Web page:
Politics & Policy

The Silencing of the Inspectors General

President Barack Obama in 2016 (Jonathan Ernst/Reuters)
Impartial watchdogs are useless if the government stonewalls them and ignores their findings of wrongdoing.

Department of Justice inspector general Michael Horowitz, an Obama administration appointee, is scheduled to deliver a report this week on DOJ and FBI abuses during the 2016 campaign cycle. Remember: His last investigation of FBI misconduct advised a criminal referral for fired former deputy FBI director Andrew McCabe, who allegedly lied to federal investigators.

McCabe and at least a half-dozen other FBI employees quit, retired, were fired, or were reassigned as a result of fallout from the politicization of the FBI. Yet, as Barack Obama left office, his chief of staff, Denis McDonough, strangely boasted that the Obama administration “has been historically free of scandal.” Obama himself recently concluded of his eight-year tenure, “I didn’t have scandals.”

Those were puzzling assertions, given nearly nonstop scandals during Obama’s eight years in office involving the IRS; General Services Administration; Peace Corps; Secret Service; Veterans Administration; and Bureau of Alcohol, Tobacco, Firearms and Explosives, not to mention the Clinton email-server scandal, the Benghazi scandal, and the 2016 Democratic National Committee email scandal.

For nearly eight years, the Obama administration sought to cover up serial wrongdoing by waging a veritable war against the watchdog inspectors general of various federal agencies.

In 2014, 47 of the nation’s 73 inspectors general signed a letter alleging that Obama had stonewalled their “ability to conduct our work thoroughly, independently, and in a timely manner.”

The frustrated nonpartisan auditors cited systematic Obama-administration refusals to turn over incriminating documents that were central to their investigations.

The administration had purportedly tried to sidetrack an IG investigation into possible misconduct by then–Sacramento mayor Kevin Johnson. In addition, the Obama administration reportedly thwarted IG investigations of Amtrak, the Environmental Protection Agency, the Troubled Asset Relief Program, and the Office of Management and Budget.

Despite the campaign against these independent federal auditors, a number of inspectors general still managed to issue damning indictments of unethical behavior.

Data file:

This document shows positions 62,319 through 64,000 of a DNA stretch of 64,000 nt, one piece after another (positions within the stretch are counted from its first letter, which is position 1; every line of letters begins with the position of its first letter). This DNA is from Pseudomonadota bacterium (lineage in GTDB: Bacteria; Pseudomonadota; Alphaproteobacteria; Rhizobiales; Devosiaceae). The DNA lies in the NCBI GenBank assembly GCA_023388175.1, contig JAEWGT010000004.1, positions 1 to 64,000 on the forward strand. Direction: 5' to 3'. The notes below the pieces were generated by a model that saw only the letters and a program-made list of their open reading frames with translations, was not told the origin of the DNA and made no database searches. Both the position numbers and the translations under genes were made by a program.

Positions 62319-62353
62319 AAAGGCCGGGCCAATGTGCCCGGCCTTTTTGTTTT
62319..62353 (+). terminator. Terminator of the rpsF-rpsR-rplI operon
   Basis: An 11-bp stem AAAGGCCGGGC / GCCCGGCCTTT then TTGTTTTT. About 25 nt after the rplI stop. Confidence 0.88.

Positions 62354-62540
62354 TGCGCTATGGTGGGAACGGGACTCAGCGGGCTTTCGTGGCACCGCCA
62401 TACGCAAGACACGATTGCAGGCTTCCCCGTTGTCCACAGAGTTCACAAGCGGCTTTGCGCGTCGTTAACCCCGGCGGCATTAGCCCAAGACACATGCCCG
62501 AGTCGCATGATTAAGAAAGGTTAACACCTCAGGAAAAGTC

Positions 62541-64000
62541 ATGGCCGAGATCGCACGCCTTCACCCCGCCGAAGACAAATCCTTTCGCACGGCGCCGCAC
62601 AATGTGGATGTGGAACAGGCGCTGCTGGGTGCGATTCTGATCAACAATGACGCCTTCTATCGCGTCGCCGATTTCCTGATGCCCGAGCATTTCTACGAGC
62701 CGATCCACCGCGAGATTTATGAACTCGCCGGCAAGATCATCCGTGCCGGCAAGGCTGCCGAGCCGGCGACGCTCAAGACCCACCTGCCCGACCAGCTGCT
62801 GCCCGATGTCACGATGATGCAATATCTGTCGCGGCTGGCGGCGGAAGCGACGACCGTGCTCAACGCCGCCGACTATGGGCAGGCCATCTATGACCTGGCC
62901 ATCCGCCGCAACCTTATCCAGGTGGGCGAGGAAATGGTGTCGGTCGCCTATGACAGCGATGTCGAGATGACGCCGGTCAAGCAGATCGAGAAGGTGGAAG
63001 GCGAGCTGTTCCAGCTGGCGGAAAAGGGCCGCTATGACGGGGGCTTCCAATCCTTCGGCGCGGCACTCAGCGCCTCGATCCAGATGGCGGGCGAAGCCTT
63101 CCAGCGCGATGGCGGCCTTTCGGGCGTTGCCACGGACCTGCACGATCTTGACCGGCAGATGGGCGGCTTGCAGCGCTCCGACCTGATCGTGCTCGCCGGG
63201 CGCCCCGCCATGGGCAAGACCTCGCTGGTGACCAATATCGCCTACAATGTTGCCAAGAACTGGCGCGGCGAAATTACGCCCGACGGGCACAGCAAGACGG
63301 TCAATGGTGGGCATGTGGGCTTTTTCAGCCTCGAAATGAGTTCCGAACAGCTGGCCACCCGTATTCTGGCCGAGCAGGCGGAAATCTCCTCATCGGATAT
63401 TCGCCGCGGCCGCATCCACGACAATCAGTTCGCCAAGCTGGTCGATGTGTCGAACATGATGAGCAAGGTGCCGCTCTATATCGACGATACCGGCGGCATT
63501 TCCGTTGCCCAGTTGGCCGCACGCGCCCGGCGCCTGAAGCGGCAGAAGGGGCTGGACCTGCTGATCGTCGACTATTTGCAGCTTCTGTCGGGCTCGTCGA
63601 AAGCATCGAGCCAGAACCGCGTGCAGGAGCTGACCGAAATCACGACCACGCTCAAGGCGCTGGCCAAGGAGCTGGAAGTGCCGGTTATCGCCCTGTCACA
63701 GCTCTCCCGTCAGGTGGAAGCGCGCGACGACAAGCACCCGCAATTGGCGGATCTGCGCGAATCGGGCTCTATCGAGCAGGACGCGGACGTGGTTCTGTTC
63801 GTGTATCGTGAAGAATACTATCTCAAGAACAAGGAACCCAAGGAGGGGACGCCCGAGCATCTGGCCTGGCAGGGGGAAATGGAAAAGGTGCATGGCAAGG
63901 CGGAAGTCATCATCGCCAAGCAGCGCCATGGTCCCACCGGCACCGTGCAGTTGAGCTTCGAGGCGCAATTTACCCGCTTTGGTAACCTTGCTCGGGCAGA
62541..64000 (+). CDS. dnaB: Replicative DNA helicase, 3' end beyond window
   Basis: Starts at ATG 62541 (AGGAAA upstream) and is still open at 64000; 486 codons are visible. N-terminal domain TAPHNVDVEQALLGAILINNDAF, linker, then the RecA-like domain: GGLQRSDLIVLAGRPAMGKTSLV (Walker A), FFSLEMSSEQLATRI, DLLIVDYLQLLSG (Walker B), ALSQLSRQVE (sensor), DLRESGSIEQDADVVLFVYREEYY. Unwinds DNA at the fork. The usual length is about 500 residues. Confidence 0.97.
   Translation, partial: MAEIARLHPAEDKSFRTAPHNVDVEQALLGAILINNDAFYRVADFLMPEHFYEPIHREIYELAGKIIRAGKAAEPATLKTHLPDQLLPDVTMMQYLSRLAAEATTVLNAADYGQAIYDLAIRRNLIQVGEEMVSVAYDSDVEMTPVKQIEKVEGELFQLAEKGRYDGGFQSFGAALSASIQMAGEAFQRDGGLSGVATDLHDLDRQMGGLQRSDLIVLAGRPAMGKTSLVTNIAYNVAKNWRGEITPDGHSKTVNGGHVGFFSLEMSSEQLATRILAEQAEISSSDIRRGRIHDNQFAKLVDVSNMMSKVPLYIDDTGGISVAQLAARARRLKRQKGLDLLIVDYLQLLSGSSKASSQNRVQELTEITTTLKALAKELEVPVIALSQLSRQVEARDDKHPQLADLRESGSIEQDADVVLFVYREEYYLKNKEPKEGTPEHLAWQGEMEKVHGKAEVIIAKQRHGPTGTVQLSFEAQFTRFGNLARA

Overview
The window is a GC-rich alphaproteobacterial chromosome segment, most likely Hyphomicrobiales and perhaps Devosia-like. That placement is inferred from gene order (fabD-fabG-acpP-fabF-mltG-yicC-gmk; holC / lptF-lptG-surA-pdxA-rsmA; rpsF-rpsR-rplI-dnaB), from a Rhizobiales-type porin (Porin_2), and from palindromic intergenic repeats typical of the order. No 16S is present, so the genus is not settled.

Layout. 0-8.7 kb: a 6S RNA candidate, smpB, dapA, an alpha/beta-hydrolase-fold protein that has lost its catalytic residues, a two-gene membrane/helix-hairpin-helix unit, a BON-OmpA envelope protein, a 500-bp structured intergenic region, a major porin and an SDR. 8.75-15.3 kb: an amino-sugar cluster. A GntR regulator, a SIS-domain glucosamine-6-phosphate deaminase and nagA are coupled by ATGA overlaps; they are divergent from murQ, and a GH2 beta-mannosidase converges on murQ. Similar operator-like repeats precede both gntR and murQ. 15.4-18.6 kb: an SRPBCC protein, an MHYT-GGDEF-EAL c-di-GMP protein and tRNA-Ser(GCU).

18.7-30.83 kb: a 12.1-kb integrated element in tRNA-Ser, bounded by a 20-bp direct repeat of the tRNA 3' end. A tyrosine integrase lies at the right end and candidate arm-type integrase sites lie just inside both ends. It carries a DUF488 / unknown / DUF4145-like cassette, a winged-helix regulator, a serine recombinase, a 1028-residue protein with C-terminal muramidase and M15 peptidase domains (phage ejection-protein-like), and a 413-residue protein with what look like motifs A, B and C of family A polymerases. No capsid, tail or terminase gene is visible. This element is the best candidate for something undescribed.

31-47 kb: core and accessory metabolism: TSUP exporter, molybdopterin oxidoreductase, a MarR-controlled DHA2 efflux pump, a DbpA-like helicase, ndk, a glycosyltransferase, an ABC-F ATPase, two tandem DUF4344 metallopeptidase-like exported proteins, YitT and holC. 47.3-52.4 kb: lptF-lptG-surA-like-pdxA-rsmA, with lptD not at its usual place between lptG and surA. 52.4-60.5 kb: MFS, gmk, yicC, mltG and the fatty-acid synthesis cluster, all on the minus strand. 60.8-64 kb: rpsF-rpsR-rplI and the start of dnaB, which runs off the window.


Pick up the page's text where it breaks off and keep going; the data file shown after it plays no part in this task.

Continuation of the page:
In 2012, Horowitz recommended that 14 Justice Department and ATF officials be disciplined for their conduct in the “Fast and Furious” gun-walking scandal.

A 2013 IG audit found that the IRS had targeted conservative groups for special scrutiny prior to the 2012 Obama reelection effort.

In 2014, an internal audit revealed that CIA officials had hacked the Senate Intelligence Committee’s computers while compiling a report on enhanced interrogation techniques. CIA director John Brennan had claimed that his agents were not improperly monitoring Senate staff computer files. He was forced to retract his denials and apologize for his prevarication.

In 2016, the State Department’s inspector general found that Hillary Clinton had never sought approval for her reckless and illegal use of an unsecured private email server. The IG also found that other Clinton aides silenced staffers who were worried about national security being compromised by the unsecured server.

Still, Obama was right in a way: A scandal does not become a scandal if no one acts on findings of improper behavior.

Under former attorneys general Eric Holder and Loretta Lynch, the findings of dozens of IGs were snubbed. That raises the question: What good are inspectors general if a president ignores any illegality and impropriety that they have uncovered?

Answer: not much good at all — unless an incoming administration is of a different political party than the outgoing administration. Once that happens in our politicized system, there is a rare interest in not covering up or ignoring a damning IG report, but in acting on it.

We may now be experiencing one of those unusual occasions.

Soon, various inspector-general reports may appear concerning FISA-court abuse and improper behavior at the Department of Justice, FBI, CIA, and National Security Council during the 2016 campaign cycle. The investigators are, for the most part, Obama appointees, not Trump appointees.

At some point, the idea of toothless inspectors general needs to be revisited. Something is terribly wrong when dozens of IGs found wrongdoing, only to object that their efforts were being thwarted by an Obama administration that had appointed most of them — and claimed to be scandal-free.

Finding government abuse and doing nothing about it is worse than not finding any at all.

© 2018 Tribune Content Agency, LLC.

NRO contributor Victor Davis Hanson is the Martin and Illie Anderson Senior Fellow at the Hoover Institution and the author, most recently, of The Case for Trump.

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